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Chris Packham: Activist & conservationist on a mission

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Chris Packham is a man on a self-described mission to tackle what he views as shocking injustice against our climate.

Starting his career as a wildlife cameraman, Packham has since become one of the best-known natural history TV presenters in the UK on shows like Spring and Autumn Watch. In recent years Chris has also been one of the most outspoken and ferocious activists in the public eye. His willingness to publicly and candidly discuss his personal struggles, including with depression, suicidal thoughts as a teenager and his Asperger's diagnosis, is deeply moving and refreshing in an industry not known for its sincerity.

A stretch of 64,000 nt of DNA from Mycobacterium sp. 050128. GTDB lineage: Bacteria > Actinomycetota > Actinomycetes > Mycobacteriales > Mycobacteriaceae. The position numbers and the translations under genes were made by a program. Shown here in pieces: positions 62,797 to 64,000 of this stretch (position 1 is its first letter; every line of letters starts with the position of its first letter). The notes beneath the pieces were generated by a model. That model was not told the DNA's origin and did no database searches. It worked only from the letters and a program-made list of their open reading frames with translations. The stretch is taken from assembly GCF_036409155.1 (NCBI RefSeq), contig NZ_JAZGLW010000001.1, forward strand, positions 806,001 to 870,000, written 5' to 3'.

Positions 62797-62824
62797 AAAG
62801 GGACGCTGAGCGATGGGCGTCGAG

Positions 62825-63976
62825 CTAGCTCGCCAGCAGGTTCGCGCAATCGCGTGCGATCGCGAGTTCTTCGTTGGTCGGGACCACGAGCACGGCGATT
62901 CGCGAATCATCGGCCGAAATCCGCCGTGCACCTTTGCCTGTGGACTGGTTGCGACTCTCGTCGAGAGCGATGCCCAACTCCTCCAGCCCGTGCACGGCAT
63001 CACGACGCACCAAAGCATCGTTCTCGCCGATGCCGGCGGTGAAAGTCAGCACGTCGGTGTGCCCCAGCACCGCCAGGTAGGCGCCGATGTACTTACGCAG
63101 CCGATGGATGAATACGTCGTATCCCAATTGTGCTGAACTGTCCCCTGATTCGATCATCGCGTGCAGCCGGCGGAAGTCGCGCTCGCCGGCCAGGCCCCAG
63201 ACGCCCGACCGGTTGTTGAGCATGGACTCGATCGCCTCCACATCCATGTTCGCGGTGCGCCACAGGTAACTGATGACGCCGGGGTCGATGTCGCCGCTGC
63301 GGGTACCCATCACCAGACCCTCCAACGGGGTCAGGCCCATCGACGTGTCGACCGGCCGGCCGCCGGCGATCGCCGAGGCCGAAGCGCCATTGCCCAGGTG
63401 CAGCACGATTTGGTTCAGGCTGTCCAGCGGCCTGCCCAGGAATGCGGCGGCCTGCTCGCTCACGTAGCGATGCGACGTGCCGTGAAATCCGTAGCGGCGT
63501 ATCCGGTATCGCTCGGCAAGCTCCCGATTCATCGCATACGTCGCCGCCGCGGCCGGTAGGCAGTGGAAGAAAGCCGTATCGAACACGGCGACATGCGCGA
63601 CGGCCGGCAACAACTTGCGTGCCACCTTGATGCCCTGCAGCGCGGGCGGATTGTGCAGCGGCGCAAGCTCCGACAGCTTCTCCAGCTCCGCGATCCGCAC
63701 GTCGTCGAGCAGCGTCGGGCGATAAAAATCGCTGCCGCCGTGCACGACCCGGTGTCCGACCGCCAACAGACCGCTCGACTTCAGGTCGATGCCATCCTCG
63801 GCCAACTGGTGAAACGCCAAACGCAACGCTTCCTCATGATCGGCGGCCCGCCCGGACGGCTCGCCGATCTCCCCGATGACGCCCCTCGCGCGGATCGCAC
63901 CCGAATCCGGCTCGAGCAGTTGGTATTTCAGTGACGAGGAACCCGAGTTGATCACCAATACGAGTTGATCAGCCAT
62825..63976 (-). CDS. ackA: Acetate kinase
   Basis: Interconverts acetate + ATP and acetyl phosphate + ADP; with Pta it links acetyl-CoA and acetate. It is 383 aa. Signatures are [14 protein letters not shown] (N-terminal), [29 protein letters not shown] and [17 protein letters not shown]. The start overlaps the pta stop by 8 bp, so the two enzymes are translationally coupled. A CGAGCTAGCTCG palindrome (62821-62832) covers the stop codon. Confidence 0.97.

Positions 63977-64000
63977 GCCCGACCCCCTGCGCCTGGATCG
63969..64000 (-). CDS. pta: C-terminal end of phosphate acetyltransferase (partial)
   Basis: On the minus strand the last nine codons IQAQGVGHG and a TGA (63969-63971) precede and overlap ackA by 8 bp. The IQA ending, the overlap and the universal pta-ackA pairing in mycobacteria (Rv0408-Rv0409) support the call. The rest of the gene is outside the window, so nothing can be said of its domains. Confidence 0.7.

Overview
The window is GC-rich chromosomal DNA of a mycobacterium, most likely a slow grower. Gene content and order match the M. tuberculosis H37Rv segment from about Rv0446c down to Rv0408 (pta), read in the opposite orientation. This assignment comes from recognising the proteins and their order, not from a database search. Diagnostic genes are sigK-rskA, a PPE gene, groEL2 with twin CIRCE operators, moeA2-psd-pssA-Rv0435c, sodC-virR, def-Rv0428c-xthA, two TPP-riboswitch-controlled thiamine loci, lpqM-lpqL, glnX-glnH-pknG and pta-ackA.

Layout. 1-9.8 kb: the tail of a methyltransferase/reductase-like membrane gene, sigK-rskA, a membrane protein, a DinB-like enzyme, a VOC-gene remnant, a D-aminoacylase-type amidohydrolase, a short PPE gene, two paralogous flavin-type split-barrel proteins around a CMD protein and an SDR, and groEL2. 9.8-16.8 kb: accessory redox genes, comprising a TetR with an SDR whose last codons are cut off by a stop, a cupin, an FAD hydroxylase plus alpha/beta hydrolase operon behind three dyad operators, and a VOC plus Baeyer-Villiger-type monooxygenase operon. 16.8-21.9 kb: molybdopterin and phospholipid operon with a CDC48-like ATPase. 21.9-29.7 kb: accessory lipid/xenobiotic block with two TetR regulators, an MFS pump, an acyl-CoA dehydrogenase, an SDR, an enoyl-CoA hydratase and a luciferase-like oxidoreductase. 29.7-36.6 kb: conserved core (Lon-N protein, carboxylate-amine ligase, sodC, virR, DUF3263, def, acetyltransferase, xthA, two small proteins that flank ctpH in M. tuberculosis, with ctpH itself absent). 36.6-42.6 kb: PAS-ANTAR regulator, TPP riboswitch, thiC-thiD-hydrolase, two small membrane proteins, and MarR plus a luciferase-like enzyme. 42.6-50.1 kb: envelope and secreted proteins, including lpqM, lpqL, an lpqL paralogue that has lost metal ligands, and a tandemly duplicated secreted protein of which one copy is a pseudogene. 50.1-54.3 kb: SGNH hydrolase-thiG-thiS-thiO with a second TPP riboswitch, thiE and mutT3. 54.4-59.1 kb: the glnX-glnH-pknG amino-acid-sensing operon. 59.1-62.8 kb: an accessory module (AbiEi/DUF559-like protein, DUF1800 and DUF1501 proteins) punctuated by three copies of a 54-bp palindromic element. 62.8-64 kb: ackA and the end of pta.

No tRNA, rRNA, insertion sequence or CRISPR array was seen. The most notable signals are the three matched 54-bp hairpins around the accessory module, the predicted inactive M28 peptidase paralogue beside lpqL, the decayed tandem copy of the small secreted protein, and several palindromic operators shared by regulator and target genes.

This frankness extends to his campaigning style; spiky, voracious and seemingly unafraid to criticise anyone. This has led him to court controversy and at times, abuse, which, as he explains in this interview, only fuels his work further.

Here Chris discusses his upcoming talk at Festival of Debate in May, where his drive to campaign comes from and his own professional disappointments.

The talk you're giving at Festival of Debate is called 'Fear of Being Frightened is Costing Us the Earth'. Could you give us some more details?

We've seen in recent times that people are judiciously using fear to generate some tension, and that tension has worked in our favour because we've seen changes in the profile that the climate environment emergency has. We've seen governments declaring emergencies, we've seen Extinction Rebellion and youth climate strikers stand up and take action.